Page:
The Gripes of Boss

New Musical Express, 1995-11-18, by: Steve Sutherland
Sometimes only words are left. When all else fails, when effort comes up empty and reason can't be found, just talking it out can get you through. Words were John Steinbeck's answer when he wrote The Grapes of Wrath as his desperate reaction to the poverty he witnessed being ignored in '30s America. And words were the weapon employed by his hero, Tom Joad, the farmer turned preacher in the face of oblivion. "I'll be all aroun' in the dark... Wherever they's a fight so hungry people can eat... Wherever they's a cop beatin' up a guy... I'll be in the way guys yell when they're mad an' I'll be in the way kids laugh when they're hungry an' they know supper's ready...". Woody Guthrie used these words, wrote songs around them. And so, now, does Springsteen. Ironic, perhaps, that he should rediscover his strength by tapping into a tradition detailing others' hardship but Bruce has hit his own tough times of late, his creativity sacrificed to celebrity, so it is to words he returns.

He's been hereabouts before. In 1982 he released Nebraska. Highway Patrolman from that stark solo album inspired Sean Penn to make the movie Indian Runner. The Ghost of Tom Joad is starker and more cinematic still. Its mostly words with minimal musical accompaniment as if music itself would be a conceit and tunes an intrusion upon the stories told. And such stories! It's dark out here with this hoarse, intense, whispering narrator. So dark that sometimes it's only mankinds foolish spirit in the face of hopeless odds that illuminates us to any kind of a future. Springsteen has not just purloined Steinbeck's character as a totem for the downtrodden, he has discovered the Nobel prize-winner's deep, hard-won compassion. There are no sins in the folks who inhabit these songs, and no particular good. There is just greed and longing and a mad, unquenchable desire to survive. And there is lust that thinks it's love and love that acts like lust and, no matter how desperate the individual realities there are, miraculously dreams. Springsteen casts no stones. He dispenses no judgement upon Charlie, the ex-con of Straight Time, who is constantly tempted by the void inside him to go back on the rob. There is just the thrill of the cold fact: "In the basement huntin' gun and a hacksaw/Sip beer and thirteen inches of barrel drop to the floor...". Like film director Sam Peckinpah, Springsteen accepts that violence is part of the human condition and, no matter how determined we are to establish and protect society, it will only ever be a tissue of morals to be brutalised again and again. The search for reasons, for a code by which to continue, is constantly shattered in these songs. Youngstown is a history of disillusion, from the building of a blast furnace in northern Ohio in 1803, through the productive years making cannons and ammunition for the wars in which sons and fathers die at the hands of their own invention until, equally as bad, the slump in productivity brings mass unemployment and its own creeping form of death.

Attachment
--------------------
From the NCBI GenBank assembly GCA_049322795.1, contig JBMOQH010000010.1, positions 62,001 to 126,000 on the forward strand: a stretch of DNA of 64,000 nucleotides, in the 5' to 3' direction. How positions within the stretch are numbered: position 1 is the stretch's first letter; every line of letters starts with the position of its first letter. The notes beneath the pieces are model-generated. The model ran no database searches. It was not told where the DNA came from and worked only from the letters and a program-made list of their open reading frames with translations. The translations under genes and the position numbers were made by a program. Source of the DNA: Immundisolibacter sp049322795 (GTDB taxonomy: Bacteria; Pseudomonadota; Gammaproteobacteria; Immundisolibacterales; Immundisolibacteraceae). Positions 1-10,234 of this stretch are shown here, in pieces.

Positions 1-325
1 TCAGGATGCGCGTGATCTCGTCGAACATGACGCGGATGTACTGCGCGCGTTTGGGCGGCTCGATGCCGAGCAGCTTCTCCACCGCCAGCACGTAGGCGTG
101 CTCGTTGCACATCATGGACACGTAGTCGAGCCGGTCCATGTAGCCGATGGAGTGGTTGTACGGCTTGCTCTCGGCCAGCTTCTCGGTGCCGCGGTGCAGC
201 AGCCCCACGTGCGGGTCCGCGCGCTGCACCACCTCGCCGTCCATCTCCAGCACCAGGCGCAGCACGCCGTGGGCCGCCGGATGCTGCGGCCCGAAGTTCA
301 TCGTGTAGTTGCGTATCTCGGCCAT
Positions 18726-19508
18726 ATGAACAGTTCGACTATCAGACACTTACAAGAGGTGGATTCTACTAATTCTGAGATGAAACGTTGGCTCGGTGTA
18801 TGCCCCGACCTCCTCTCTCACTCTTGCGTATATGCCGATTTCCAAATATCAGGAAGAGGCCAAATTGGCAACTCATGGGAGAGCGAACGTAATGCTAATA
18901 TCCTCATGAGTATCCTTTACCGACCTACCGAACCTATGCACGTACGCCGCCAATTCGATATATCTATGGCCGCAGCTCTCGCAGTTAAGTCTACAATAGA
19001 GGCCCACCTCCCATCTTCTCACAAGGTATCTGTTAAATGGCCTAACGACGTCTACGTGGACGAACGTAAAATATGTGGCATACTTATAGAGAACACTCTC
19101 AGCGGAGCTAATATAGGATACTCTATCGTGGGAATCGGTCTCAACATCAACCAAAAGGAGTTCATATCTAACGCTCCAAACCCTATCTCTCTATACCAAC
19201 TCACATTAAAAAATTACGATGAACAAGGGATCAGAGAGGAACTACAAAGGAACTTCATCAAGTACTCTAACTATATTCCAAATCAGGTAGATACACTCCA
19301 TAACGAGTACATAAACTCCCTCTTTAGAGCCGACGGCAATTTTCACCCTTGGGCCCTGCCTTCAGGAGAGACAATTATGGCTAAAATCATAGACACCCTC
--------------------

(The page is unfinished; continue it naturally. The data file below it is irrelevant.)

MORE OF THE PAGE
Over and again these characters stand bemused and amazed, all faith lost, all hopes betrayed. From the brothers of Sinaloa Cowboys who venture north from Mexico and end up fatally cooking methamphetamine, to the guy in Highway 29 who botches a bank robbery, to Spider the San Diegan crack runner, the sole reality for these characters is death. There are no lessons to be learned, no examples to be followed. There is just Frank, a kindly veteran bum, remembered by The New Timer: "They found him shot dead outside of Stockton/His body lyin' on a muddy hill/Nothin' taken, nothin' stolen/Somebody killin' just to kill." The total pointlessness of it all wraps the narrator in the cloak of regret that warms into country music's sentimentality - Bruce's voice assumes a country twang for this song. And with this justification - more wronged-against than wrongin' - comes a recognisable heroism. The man, insignificant and a failure, turning his back on God, standing alone: "My Jesus, your gracious love and mercy/Tonight I'm sorry could not fill my heart," he concludes, just as the unemployed scarfer in Youngstown wants no part of heaven when he dies. And yet, those hopes, those dreams...

The album closes on a trilogy of songs that appear to move us forward from the murk of mortality into some kind of muddy light. Across the Border is a beautiful glimpse of a fool's paradise, the Mexican longingly looking north the way Steinbeck's Okies looked to California 60 years ago. There is no promised land of course, but there is a comfort and a reason to persist in the vision. And so is there succour in embracing harsh reality. The penultimate song is Galveston bay, where a race revenge murder doesn't take place solely because Billy with the knife discovers more power in ending the inevitable chain of retribution then in perpetrating further murder. And then, finally, there is My Best Was Never Good Enough, a wry laugh at the kind of cliches that sometimes render country music - the white mans blues - kitsch and useless. The same cliches that of late have fearfully revised cinema's grasp of political reality through the perniciously successful Forrest Gump: the very cultural betrayal Springsteen avoids.

With The Ghost of Tom Joad, Springsteen has not only re-established himself as a moving voice in a tradition of social documentary but, in evoking Steinbeck to tell these contemporary tales of bellies full of coke-stuffed condoms and illegal border crossings, he has placed their desperation in an historical context which offers an awful indictment of a civilisation that has always been prepared to ignore these people in the hope they will just go away.

9 out of 10